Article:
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Art collector and creative director of UTA Fine Arts Arthur Lewis, will oversee the Los Angeles talent agency's new exhibition space in Midtown. (Courtesy of Jeff McLane)

Credit: Photo by Jeff McLane

Art collector and creative director of UTA Fine Arts Arthur Lewis, will oversee the Los Angeles talent agency's new exhibition space in Midtown.
(Courtesy of Jeff McLane)

Credit: Photo by Jeff McLane

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Art collector and creative director of UTA Fine Arts Arthur Lewis, will oversee the Los Angeles talent agency's new exhibition space in Midtown. (Courtesy of Jeff McLane)

Credit: Photo by Jeff McLane

Credit: Photo by Jeff McLane

Familiar territory

The arrival of UTA and Lewis in Atlanta feels well-timed for an art scene in need of some of the same West Coast energy and talent that the movie industry has brought to the city.

“This is a great opportunity for us,” says Lewis, in a nod to the value the UTA brand can bring to Atlanta’s booming music, film and sports culture — plus all of the green that goes with it.

Joining Lewis at UTA Artist Space are former NBA player Virgil “Tony” Parker acting as sales director and Bridgette Baldo, a longtime UTA employee in its fine arts group, who will manage the gallery space.

On one of his recent visits to the city, Lewis says he knew Atlanta was his kind of vibe when he watched a band performing in garbage bags for an eclectic crowd at Ladybird Grove & Mess Hall on the Beltline.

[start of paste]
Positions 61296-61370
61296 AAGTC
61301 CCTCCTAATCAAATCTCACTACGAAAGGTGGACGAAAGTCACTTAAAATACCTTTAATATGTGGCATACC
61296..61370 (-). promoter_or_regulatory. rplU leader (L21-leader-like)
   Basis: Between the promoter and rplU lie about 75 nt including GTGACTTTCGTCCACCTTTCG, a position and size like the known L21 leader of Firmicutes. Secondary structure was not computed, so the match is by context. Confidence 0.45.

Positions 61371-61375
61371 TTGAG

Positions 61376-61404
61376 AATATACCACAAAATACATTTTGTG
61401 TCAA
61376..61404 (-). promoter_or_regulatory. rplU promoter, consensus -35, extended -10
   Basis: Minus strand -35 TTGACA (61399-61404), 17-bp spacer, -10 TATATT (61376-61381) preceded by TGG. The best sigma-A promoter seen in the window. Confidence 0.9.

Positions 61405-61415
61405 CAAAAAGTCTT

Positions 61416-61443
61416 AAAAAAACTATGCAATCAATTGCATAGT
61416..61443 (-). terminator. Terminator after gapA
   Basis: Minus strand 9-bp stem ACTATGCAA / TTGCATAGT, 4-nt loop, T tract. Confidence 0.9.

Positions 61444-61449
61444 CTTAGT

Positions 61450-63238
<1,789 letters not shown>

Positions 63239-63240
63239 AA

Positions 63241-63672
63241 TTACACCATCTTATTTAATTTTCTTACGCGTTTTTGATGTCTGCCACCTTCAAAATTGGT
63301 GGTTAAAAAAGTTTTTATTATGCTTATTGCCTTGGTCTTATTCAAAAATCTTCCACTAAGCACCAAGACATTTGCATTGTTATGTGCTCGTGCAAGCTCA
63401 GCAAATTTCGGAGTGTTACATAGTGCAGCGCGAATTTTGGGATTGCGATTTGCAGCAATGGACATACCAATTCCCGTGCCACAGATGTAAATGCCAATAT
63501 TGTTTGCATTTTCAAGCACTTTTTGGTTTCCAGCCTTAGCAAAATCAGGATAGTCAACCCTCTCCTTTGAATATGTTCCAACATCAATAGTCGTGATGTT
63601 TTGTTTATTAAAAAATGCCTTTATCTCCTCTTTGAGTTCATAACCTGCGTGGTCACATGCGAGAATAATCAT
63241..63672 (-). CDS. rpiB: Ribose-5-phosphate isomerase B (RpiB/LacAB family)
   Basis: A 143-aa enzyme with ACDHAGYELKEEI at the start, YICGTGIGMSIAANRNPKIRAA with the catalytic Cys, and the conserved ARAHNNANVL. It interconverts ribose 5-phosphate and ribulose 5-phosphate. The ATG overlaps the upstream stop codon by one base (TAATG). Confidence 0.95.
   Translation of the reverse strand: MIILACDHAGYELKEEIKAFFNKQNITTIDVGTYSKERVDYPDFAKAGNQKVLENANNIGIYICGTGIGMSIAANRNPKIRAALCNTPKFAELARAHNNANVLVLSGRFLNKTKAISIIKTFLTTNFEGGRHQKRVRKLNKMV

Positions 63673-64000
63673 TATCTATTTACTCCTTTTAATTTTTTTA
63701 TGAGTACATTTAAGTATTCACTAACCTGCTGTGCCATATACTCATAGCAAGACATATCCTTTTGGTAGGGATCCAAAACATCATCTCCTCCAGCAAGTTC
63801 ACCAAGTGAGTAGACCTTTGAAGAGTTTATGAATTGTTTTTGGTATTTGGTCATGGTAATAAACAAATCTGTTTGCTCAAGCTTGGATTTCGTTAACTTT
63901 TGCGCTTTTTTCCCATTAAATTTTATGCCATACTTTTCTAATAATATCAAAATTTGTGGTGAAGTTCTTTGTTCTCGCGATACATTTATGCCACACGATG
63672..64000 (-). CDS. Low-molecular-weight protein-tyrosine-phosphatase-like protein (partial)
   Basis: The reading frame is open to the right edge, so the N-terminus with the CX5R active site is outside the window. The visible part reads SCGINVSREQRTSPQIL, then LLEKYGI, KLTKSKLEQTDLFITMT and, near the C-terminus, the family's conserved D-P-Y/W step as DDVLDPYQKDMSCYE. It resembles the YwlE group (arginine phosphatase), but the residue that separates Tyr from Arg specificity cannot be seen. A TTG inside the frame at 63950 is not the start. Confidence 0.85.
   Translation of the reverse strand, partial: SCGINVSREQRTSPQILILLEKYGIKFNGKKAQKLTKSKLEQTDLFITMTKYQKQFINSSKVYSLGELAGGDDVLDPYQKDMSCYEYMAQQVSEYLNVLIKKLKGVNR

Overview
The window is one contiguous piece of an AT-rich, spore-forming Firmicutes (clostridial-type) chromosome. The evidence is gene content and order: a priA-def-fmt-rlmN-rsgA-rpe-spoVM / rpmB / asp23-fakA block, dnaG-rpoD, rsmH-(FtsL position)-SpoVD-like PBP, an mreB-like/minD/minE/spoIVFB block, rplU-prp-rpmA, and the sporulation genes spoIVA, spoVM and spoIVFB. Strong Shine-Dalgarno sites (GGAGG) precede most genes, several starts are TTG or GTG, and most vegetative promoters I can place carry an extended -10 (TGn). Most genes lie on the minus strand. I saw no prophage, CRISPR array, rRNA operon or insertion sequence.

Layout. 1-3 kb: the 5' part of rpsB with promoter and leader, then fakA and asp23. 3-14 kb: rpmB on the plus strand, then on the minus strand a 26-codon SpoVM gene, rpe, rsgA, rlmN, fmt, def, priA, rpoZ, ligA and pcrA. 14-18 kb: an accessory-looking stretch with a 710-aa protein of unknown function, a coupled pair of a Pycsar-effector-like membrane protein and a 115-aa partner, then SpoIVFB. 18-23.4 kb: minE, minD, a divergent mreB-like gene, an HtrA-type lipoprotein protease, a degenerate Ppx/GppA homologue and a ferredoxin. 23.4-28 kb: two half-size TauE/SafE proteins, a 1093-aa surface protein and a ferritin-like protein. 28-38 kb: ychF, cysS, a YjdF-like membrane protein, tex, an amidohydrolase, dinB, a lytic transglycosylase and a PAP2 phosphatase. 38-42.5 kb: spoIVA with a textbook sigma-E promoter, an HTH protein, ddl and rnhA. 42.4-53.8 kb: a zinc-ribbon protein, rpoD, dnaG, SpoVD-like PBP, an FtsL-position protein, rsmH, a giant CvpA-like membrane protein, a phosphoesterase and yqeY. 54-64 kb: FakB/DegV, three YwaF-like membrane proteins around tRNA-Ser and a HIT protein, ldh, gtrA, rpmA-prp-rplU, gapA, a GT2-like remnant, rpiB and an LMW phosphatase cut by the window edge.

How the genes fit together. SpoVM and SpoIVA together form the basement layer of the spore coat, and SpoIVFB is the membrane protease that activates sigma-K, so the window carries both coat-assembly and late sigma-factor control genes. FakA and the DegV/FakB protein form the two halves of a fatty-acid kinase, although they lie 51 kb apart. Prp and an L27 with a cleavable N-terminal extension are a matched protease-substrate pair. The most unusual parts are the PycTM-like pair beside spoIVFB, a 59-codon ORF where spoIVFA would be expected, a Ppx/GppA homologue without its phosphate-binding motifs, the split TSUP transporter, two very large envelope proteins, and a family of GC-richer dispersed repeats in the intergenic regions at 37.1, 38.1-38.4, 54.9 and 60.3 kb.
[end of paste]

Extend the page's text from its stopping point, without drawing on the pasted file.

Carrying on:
“There were dogs in the bar, everyone sat at a picnic table; young and old, Black and white. I’m like, ‘Oh my god. This is so Atlanta.’”

Lewis’ return to Atlanta might also be a chance to recapture some of the excitement and promise of his first go-round in the city, as an undergrad studying political science (“Can you imagine?” he jokes.) at Morehouse College.

Originally from New Orleans, Lewis says he never really felt like he lived in the South until he arrived in Atlanta where, during his first year at Morehouse, Spike Lee was on campus filming his tribute to HBCU life, “School Daze.” Atlanta, he says, was “a big cultural awakening.”

“I truly made lifelong friends for the first time in my life,” he says. “We were young and spoiled rotten and slightly broke but found ourselves in Lenox Mall shopping. I think for us ‘80s babies, it was a time of amazing music and great bands.”